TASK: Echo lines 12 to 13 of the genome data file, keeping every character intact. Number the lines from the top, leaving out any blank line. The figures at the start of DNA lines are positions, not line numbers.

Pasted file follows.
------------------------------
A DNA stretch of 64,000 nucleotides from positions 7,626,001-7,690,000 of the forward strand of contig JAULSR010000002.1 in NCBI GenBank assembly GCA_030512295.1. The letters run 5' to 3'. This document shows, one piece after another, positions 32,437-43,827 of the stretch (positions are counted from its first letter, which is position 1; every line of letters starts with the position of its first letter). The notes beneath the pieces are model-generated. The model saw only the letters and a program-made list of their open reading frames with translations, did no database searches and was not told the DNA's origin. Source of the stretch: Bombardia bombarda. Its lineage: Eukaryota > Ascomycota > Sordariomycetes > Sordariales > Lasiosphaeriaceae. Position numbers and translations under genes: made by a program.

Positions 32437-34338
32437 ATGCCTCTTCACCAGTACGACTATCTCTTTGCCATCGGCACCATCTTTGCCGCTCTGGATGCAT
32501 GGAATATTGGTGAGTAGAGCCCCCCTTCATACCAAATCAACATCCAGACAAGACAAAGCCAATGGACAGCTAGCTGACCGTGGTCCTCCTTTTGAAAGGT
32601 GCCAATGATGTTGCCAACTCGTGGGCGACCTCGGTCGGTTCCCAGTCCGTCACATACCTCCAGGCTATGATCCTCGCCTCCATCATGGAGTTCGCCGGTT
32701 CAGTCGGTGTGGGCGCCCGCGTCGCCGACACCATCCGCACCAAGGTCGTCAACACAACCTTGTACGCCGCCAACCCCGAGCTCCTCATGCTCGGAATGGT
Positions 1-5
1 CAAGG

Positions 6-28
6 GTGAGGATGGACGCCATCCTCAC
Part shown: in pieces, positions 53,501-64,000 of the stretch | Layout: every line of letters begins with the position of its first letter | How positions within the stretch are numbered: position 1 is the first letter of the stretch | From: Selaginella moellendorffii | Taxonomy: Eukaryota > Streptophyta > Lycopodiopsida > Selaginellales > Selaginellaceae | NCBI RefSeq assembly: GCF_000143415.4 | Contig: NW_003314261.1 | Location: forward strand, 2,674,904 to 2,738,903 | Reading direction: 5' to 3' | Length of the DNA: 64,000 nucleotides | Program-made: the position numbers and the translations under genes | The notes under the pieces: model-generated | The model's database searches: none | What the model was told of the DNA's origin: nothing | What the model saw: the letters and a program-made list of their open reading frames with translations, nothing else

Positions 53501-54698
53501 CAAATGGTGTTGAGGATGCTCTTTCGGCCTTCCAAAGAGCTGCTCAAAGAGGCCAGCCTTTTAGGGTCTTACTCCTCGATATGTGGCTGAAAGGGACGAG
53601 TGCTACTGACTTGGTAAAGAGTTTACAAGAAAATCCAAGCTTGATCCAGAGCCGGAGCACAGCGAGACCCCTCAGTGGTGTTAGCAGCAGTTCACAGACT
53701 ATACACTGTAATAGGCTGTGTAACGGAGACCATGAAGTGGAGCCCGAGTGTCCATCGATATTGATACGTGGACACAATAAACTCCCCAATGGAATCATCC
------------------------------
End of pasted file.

Positions 53501-54698
53501 CAAATGGTGTTGAGGATGCTCTTTCGGCCTTCCAAAGAGCTGCTCAAAGAGGCCAGCCTTTTAGGGTCTTACTCCTCGATATGTGGCTGAAAGGGACGAG